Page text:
The New Year is here with us, and a lot of us are filled with hope and ambition. For those in digital business spaces, this is a chance to expand our horizons and broaden our achievements. Fortunately or unfortunately for us, the Digital Service Tax has recently been launched in Kenya.
As of January 1st, 2021, Digital Service Tax (DST) is payable on income derived or accrued in Kenya from services offered through a digital marketplace. As with all new things, the question on everybody’s mind is what does this mean for us? What is a digital marketplace? Who is liable to pay this tax? Is it beneficial in any way to the person being taxed?
Well, to start off, a digital marketplace, according to Kenya Revenue Authority (KRA), is a platform that enables direct interaction between buyers and sellers of goods and services through electronic means.
It comes as a shock that the internet has been around in Kenya for almost 26 years, and yet now is when this form of taxation has been introduced. Well to answer this, now more than ever before, it is possible to completely operate your company or business without the need for a physical location..
The recent introduction of the Digital Service Tax has bred a lot of controversy among Kenyans. Are we as a country ready for it? Do people generate enough income online to a point where they should be subjected to Digital taxes? What do we as Kenyans have to gain from the Digital Service Tax?
The persons liable to this form of tax are Digital service providers, Digital marketplace providers, or their appointed tax representatives (in the case of non-residents digital service providers or digital marketplace providers without a permanent establishment in Kenya).
Business To Business Transactions and Business To Consumer Transactions, Digital Services, Social Media Influencers, Individuals making money from streaming videos or music content, anyone offering online courses and entrepreneurs with e-commerce sites are expected to pay Digital Service Tax.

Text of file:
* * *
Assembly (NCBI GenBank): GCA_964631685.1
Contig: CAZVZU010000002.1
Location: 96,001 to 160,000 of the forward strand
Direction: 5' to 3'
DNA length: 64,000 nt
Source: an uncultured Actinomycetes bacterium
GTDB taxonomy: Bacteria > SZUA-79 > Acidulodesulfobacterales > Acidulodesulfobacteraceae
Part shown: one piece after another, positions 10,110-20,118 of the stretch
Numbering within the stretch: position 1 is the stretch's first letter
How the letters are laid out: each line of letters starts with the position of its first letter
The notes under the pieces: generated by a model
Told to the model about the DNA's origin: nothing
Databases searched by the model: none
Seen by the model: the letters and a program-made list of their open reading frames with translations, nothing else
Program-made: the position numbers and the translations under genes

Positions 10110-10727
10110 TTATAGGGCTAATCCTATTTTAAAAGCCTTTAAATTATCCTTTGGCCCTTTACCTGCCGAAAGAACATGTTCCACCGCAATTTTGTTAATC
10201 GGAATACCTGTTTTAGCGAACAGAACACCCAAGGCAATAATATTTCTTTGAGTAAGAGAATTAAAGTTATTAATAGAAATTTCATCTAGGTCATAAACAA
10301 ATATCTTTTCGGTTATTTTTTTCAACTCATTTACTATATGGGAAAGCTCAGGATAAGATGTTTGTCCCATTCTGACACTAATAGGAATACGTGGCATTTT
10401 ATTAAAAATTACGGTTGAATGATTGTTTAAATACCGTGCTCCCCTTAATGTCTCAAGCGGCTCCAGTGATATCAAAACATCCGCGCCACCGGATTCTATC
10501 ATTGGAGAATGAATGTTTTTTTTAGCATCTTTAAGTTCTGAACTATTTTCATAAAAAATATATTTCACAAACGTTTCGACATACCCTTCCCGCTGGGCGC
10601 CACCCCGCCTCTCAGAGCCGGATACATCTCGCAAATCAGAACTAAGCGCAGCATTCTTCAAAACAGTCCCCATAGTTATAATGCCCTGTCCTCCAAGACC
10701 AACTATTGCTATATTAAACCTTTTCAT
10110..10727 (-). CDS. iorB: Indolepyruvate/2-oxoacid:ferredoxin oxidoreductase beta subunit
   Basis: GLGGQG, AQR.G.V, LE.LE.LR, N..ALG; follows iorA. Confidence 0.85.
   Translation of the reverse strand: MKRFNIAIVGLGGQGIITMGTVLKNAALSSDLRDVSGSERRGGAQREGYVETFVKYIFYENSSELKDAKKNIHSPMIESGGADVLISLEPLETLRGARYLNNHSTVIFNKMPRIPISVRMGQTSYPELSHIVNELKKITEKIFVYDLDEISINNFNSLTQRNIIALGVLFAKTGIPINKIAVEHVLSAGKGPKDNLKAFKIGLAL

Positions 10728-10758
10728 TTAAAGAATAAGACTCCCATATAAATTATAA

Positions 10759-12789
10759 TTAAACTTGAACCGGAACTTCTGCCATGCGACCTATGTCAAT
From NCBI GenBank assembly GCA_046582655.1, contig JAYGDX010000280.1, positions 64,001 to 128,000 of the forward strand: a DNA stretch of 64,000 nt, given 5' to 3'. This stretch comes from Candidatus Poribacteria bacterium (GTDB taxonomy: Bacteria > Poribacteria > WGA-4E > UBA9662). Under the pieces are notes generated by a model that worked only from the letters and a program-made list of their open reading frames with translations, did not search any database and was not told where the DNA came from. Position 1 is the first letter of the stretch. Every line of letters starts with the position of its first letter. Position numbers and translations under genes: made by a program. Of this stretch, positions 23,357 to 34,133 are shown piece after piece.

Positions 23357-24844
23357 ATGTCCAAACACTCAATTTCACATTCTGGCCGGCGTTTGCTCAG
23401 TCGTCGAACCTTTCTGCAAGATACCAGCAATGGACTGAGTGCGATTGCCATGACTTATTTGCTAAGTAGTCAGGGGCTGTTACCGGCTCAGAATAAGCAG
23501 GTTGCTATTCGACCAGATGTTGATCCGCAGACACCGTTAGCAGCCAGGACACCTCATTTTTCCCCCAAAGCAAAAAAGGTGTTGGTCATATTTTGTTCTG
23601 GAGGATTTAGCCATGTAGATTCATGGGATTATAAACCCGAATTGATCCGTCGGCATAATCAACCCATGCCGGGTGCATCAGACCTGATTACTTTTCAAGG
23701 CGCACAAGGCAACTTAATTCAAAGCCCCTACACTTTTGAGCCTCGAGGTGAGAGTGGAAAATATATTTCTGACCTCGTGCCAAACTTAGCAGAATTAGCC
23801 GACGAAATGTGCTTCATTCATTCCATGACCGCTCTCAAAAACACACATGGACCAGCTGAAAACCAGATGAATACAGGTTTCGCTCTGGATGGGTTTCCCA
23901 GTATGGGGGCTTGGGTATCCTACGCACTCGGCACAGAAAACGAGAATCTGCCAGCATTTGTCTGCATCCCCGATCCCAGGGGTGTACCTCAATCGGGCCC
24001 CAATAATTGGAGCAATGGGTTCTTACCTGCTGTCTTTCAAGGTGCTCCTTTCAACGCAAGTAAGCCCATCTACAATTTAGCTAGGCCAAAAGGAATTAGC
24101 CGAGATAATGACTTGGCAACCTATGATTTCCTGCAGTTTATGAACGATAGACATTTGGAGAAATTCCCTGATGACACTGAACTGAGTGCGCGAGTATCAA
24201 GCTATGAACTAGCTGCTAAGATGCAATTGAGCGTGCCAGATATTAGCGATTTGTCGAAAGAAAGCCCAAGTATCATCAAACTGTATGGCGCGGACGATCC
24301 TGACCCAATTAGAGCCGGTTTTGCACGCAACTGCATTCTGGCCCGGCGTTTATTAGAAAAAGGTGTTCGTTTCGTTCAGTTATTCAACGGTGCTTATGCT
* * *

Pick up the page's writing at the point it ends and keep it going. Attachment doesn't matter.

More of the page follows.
Let’s not forget that DST applies to foreign digital service providers as well. Perhaps this seems more beneficial and would make the most sense to us. Let’s look at the impact of DST on foreign online businesses. In this digital era, companies are able to completely operate online, meaning they have been able to generate loads of income without being subject to any form of tax. Such occurrences have made foreigners take advantage.
For example, companies have been seen to generate income from Kenyan users, book them in countries with low tax rates & end up paying minimal taxes in Kenya despite generating the income here. In such instances, Kenya is the loser. For example, if users in Kenya click on ads on YouTube, income is generated and yet YouTube doesn’t pay taxes to the Kenyan government. This translates to a loss of revenue to Kenya because the company has in actual sense generated this income in Kenya. Until a consensus is reached between countries on the implementation of such taxes, this loss will be there. But before this consensus is reached, the Digital Service Tax has been introduced.
It’s not just in Kenya. Many countries have seen developments and complete implementation of Digital Service Tax. Countries such as Austria, Belgium, Czech Republic, France, Hungary, Italy, Poland, Slovenia, Spain, and The United Kingdom (UK) have proposed, announced, or already implemented some sort of DST.
How does DST apply to the consumer? Although this form of taxation is fully for the service provider, it translates to an increase in the prices of the goods for online businesses to cater to the tax. Most businesses, if not all, will push this tax to the consumer. So yes, a business person or not, you will be affected by the DST either directly or indirectly.
Whatever the case, we as Kenyans are left with no choice but to wait and see how the new Digital Service Tax system will unveil itself. We can only hope that Kenyans will in one way or the other reap some benefits out of this new form of taxation.